Of course, many correct numeral and subdial variations exist. But is it likely that two dials from the same era, with the same overall design, would differ in so many areas? It is also convenient that the differences are simpler and easier to execute such as the uniform thickness of the subdial markers.
    Regardless of the angle/perspective of the photograph, "12" and "Longines" should be parallel.
    Here are a few more examples (both earlier and later) for comparison. Note the subdial markers.

    RPR.JPG ad3.JPG adriano.JPG adriano2.JPG antonio3t.JPG horol2.JPG ref.JPG takuya.JPG another.JPG 5.JPG
     
    Edited Mar 9, 2016
    excuseme, NT931 and Rman like this.
  9. Dre

    Dre Mar 8, 2016

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    Interesting. Very first watch that you see when you open the Hodinkee watch shop!
     
  10. DirtyDozen12

    DirtyDozen12 Mar 8, 2016

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    Indeed. And referring to it as "1950s" is not a good start.
     
  11. DirtyDozen12

    DirtyDozen12 Mar 9, 2016

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    I found a particularly interesting example for comparison. The "Longines" font and subdial markers are very similar. However, upon closer inspection, the cardinal markers of the subdial are differentiated from the rest of the primary markers as they are longer. Regarding the font, the printing appears slightly finer though photography is a limiting factor.
    1.JPG 3.JPG 2.JPG 12.JPG
     
    Edited Mar 9, 2016
  12. Syrte

    Syrte Mar 9, 2016

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    Wow. Well with those other examples in hand I have to agree. Simon, your Longines dial studies always amaze me.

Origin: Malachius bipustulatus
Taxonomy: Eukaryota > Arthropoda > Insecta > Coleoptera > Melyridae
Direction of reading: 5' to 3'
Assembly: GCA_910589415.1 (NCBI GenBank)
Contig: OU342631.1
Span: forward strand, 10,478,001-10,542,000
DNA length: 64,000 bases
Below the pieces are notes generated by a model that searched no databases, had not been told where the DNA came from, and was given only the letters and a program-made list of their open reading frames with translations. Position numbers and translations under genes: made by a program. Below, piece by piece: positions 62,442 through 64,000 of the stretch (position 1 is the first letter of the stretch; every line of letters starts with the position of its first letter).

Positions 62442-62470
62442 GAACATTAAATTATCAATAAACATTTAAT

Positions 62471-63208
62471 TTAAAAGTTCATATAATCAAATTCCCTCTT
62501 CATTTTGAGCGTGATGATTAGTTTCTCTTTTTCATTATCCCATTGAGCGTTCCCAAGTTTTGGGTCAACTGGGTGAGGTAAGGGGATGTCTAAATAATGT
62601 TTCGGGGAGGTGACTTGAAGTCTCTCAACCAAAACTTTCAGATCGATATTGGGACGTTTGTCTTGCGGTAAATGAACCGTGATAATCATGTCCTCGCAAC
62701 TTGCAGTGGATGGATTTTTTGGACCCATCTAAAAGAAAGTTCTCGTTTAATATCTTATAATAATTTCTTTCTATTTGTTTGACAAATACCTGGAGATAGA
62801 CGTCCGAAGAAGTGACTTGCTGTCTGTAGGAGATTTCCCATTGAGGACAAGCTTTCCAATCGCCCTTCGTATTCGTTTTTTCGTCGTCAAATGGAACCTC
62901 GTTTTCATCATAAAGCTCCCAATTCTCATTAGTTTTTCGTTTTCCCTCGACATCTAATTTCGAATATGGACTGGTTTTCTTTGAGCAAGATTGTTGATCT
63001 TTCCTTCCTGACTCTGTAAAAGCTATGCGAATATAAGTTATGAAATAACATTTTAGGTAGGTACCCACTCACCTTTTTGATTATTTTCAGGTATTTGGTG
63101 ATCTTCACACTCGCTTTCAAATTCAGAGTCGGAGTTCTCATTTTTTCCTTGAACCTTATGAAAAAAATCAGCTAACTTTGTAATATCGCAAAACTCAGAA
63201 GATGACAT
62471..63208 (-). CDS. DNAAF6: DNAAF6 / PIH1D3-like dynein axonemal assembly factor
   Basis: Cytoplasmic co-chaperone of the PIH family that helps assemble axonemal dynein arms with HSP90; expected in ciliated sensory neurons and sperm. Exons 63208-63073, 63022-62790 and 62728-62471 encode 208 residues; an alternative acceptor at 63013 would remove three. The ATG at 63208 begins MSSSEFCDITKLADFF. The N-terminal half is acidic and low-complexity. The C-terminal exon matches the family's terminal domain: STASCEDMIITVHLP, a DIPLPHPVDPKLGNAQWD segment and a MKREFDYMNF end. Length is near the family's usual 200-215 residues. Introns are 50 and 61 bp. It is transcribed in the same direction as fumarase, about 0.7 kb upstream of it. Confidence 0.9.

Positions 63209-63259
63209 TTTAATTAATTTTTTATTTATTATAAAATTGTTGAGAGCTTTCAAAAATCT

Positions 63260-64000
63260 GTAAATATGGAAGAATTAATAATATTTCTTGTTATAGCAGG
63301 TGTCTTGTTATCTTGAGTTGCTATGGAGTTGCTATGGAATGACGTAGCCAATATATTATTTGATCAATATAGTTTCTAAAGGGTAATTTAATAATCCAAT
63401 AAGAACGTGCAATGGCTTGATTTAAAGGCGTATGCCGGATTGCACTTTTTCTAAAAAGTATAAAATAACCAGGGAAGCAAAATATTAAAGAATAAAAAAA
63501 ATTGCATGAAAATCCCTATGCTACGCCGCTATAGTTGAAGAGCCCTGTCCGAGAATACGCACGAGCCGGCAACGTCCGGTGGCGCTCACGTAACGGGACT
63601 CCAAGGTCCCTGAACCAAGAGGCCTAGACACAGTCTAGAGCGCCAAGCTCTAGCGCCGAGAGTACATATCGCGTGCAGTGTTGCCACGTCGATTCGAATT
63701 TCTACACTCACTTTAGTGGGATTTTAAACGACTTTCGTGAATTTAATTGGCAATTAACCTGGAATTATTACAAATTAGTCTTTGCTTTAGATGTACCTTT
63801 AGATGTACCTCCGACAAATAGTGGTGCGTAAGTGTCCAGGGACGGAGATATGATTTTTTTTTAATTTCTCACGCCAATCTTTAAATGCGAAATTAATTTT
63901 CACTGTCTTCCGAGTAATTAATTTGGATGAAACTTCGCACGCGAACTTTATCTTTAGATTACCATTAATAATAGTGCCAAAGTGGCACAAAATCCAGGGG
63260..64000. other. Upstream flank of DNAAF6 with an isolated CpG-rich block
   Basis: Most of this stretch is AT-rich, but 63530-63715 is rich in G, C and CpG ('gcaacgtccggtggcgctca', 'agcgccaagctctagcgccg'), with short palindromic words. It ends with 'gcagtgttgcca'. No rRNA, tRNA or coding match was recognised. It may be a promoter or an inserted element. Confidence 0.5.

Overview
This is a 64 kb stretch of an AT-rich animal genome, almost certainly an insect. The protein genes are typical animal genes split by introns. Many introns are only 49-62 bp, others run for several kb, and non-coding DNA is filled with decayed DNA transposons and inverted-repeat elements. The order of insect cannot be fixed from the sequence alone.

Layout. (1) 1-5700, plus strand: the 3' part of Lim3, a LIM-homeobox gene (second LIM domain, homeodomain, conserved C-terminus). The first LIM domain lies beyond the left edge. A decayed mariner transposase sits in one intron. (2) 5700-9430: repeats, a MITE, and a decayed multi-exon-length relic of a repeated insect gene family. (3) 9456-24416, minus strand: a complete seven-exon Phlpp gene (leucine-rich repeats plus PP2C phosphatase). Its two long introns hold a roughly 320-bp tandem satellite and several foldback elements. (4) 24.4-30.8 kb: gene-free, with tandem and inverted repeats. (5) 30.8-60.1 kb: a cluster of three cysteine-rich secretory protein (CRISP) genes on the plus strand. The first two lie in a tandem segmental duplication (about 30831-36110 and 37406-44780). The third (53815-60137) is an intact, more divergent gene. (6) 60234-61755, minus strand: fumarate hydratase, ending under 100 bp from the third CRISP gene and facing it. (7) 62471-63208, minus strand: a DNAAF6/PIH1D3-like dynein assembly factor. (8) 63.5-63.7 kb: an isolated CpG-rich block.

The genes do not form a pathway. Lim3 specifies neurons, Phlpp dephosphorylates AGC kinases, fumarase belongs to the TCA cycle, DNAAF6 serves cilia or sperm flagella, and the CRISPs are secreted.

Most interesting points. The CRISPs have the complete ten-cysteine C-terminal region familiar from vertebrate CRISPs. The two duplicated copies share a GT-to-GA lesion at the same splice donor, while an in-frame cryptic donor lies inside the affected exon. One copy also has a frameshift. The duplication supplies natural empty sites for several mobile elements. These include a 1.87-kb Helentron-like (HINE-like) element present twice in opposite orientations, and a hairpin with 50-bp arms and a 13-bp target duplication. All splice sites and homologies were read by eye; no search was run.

Deafboy likes this.
  13. DirtyDozen12

    DirtyDozen12 Mar 9, 2016

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    Any time Sylvie.

    The final example that I presented stirs things up a little but I am still not convinced. The balance of the dial compounded with the atypical subdial markings are difficult for me to reconcile.
     
    excuseme and Hummel78 like this.
  14. KevinB

    KevinB Mar 13, 2016

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    Am I right that even without the issues the asking price is a bit on the adventurous side? For something like a 38mm ok, but this is 'just' a 34 mm watch.
     
  15. DirtyDozen12

    DirtyDozen12 Mar 13, 2016

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    I would say about $5000 too much but then Hodinkee has its own gravity.
     
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  16. BartH

    BartH Follows a pattern of overpaying Mar 14, 2016

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    Looks like the Longines tekst is not centered and the subdial itself is too far to the left (how does that happen? Or are the minute markers off?).

    Naamloos1.png
     
    Edited Mar 14, 2016
  17. BartH

    BartH Follows a pattern of overpaying Mar 14, 2016

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    Comparison


    Naamloos2.png
     
  18. lethalwl

    lethalwl Mar 16, 2016

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    Hi everyone,

    Thanks for checking out the watches we offer on Hodinkee.
    Allow me to chime in, as I have been the one finding this watch, examining it with a loupe and listing it on the Shop.

    I have made mistakes with watches in the past, and will continue to do some, but I can already tell you, here the dial is fine. Of course you should not take my word for it so I will explain points by points why this dial is genuine.
    This is gonna be a bit long and geeky but I wished to address each of the points mentioned above in this thread. As a point of reference, I will use the Longines Watches book from John Goldberger, which features 15 watches from the same era from page 90 to 120.